President Donald Trump wrongly suggested at a press briefing on Thursday that disinfectant might be able to clean the insides of people infected with the coronavirus.
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  • A major manufacturer of cleaning products is urging people not to consume disinfectant after President Donald Trump incorrectly suggested that doing so might help cure coronavirus infections.
  • Trump told a press briefing on Thursday that because disinfectant killed the virus on external surfaces, perhaps it could be injected into the bodies of patients infected with COVID-19 as a treatment.
  • Medical experts condemned his comments as dangerous and irresponsible.
  • RB, which manufactures disinfectants in Europe, issued a statement warning its customers not to inject or otherwise consume its products under any circumstances.
  • For more stories go to www.BusinessInsider.co.za.

Leading manufacturers of cleaning products have issued statements warning their customers not to attempt to inject themselves with disinfectants after President Donald Trump incorrectly claimed that doing so might cure COVID-19.

Trump suggested at a White House coronavirus briefing on Thursday that because disinfectant can kill the virus on external surfaces, perhaps it could be used internally to treat coronavirus patients.

"I see the disinfectant where it knocks it out in a minute," he said. "One minute. And is there a way we can do something like that, by injection inside or almost a cleaning?" he said. "So it'd be interesting to check that."

He added: "I'm not a doctor. But I'm, like, a person that has a good you-know-what."

The president also suggested that ultraviolet light, used internally, might help treat COVID-19.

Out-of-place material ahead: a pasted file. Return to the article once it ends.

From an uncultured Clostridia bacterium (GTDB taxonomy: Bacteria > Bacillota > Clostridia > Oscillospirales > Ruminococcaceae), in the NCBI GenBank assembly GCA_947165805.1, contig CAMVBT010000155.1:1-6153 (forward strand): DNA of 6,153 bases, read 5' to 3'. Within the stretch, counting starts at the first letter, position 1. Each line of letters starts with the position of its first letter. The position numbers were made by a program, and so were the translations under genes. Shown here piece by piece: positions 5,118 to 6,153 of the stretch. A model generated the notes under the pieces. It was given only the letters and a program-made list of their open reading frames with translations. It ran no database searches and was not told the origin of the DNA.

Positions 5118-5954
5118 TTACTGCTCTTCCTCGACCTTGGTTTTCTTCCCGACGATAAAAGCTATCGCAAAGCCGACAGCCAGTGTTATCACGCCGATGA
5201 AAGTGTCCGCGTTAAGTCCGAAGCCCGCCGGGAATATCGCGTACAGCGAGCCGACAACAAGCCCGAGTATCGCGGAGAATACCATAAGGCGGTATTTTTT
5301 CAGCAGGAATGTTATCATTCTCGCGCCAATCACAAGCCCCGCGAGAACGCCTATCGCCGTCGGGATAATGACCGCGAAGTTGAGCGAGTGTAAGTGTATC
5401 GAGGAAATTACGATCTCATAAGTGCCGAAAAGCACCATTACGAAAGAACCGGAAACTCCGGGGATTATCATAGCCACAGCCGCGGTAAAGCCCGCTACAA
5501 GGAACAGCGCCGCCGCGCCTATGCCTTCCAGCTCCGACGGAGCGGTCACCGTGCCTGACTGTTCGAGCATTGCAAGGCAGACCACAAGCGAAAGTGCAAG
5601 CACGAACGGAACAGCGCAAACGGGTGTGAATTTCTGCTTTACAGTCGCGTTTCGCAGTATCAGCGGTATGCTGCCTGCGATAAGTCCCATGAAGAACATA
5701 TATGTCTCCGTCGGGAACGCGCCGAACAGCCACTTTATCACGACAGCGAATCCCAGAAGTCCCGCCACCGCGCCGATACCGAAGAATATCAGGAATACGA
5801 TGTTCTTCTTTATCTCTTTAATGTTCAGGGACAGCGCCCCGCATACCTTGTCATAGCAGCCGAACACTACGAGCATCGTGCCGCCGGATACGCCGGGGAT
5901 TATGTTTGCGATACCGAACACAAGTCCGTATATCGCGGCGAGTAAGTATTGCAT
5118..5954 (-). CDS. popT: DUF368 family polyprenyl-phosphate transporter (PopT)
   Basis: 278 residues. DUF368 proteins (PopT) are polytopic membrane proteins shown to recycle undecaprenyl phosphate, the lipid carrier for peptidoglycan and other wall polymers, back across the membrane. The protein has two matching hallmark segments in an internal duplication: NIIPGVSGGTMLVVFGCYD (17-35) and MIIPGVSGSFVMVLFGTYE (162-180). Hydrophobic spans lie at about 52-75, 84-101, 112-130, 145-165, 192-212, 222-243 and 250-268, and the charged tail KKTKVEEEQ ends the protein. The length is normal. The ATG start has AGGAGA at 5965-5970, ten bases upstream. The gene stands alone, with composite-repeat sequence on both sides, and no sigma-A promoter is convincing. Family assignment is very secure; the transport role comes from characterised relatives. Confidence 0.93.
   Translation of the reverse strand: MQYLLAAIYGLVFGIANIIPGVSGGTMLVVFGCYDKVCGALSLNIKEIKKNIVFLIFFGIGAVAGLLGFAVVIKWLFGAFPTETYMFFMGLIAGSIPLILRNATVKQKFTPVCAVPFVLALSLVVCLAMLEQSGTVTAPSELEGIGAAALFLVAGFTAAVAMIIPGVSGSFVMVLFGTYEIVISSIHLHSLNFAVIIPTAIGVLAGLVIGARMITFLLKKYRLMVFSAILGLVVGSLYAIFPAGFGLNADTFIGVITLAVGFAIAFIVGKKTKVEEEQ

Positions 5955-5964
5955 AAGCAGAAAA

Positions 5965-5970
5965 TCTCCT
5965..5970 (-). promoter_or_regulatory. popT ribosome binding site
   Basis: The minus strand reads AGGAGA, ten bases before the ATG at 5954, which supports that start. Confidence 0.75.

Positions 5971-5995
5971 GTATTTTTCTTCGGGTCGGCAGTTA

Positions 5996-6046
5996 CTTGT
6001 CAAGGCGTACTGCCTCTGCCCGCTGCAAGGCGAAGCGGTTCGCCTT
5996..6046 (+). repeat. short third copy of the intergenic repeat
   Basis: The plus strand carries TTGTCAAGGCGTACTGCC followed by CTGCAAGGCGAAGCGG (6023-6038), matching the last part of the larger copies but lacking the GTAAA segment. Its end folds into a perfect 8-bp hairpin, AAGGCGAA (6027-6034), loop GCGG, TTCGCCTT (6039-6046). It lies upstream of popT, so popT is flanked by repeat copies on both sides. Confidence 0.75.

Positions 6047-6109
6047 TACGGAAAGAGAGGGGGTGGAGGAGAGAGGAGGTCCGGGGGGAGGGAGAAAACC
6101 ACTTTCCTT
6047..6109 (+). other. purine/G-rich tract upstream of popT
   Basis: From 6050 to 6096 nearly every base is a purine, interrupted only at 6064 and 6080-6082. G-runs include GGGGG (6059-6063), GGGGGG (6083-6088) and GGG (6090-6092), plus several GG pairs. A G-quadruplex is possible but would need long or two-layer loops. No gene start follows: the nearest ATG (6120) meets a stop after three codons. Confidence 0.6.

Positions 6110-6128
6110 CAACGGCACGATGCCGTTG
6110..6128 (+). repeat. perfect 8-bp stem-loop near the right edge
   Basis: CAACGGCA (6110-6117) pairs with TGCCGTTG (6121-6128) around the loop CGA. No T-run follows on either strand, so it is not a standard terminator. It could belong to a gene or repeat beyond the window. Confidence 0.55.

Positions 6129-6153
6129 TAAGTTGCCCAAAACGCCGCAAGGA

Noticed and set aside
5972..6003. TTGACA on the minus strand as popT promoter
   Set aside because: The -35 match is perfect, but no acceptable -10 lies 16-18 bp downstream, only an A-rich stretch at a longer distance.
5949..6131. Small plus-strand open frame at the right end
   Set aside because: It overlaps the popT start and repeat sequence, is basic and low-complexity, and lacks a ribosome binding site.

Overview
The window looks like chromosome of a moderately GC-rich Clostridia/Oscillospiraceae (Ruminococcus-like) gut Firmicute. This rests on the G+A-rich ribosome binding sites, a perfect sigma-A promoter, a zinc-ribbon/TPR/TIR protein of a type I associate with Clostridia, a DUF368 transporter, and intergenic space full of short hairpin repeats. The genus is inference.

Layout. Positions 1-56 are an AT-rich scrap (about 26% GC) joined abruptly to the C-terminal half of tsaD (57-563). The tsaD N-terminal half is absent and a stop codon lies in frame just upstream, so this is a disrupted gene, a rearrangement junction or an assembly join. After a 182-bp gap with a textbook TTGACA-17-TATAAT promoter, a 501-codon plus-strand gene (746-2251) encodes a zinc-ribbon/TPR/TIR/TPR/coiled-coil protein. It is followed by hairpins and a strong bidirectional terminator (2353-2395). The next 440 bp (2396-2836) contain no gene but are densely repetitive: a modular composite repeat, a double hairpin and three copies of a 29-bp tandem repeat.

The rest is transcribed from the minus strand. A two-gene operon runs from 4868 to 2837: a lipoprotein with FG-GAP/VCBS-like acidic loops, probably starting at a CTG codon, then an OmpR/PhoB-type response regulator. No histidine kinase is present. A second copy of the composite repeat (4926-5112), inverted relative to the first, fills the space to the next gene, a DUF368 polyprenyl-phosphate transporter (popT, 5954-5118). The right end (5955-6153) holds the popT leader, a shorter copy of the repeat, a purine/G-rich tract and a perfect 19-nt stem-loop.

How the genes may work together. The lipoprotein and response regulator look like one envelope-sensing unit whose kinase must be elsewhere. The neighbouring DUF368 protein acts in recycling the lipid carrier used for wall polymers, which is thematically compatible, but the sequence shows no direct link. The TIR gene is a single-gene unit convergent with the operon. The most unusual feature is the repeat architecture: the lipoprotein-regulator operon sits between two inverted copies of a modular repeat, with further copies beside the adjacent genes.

Following his comments, RB, which manufacturers disinfectants for the European market, issued a statement urging the public never to attempt to consume its products.

"Due to recent speculation and social media activity RB (the makers of Lysol and Dettol) has been asked whether internal administration of disinfectants may be appropriate for investigation or use as a treatment for coronavirus (SARS-CoV-2)," a company representative said.

The person added: "As a global leader in health and hygiene products we must be clear that under no circumstances should our disinfectant products be administered into the human body (through injection, ingestion or any other route)."

Another company, Domestos, which makes bleach-based products in Europe, also tweeted a warning to their customers not to ingest their products.

Medical experts also lined up to condemn Trump's comments.

"This notion of injecting or ingesting any type of cleansing product into the body is irresponsible and it's dangerous," the pulmonologist Dr. Vin Gupta told NBC News.

He added: "It's a common method that people utilize when they want to kill themselves."

The coronavirus pandemic has led to a series of dangerous false remedies spreading online.

Some have promoted a bogus coronavirus cure involving bleach in online forums and on the app Telegram, Insider reported on Thursday.

Hundreds of Iranians have also reportedly died after rumors falsely suggested that consuming methanol could cure COVID-19.

The UK government also distanced itself from Trump's comments about patients injecting themselves with disinfectant.

Asked by Business Insider on Friday whether the comments were irresponsible, a representative for Prime Minister Boris Johnson said: "We can only speak for the UK's response, and in relation to disinfectant I'm certainly not aware that it's anything being recommended." 

The UK's Deputy Chief Medical Officer Jenny Harries told a press briefing on Friday that "nobody should be injecting anything."

She added: "We should be using evidence-based and properly-trialled treatments that we know will be safe."

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